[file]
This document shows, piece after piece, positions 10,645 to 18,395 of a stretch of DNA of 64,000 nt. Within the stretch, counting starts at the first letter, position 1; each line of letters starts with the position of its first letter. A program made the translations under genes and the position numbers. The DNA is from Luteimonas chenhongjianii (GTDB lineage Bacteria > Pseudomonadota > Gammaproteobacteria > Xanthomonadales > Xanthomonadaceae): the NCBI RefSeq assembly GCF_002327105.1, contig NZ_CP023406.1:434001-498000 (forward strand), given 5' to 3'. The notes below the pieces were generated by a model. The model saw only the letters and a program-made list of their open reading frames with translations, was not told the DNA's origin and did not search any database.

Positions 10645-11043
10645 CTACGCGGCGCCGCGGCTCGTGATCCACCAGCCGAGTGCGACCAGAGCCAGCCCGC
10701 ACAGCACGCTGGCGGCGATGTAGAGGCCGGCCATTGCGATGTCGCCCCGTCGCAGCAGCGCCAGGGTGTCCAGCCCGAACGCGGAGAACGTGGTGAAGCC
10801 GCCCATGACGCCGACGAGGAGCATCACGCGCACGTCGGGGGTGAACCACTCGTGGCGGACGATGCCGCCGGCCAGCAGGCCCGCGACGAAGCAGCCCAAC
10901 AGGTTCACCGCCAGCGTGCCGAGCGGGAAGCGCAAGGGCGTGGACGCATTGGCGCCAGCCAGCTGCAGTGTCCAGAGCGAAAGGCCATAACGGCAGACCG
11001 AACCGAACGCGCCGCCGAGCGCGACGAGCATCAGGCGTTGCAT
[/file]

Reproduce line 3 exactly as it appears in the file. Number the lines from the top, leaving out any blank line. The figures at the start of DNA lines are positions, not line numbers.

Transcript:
10645 CTACGCGGCGCCGCGGCTCGTGATCCACCAGCCGAGTGCGACCAGAGCCAGCCCGC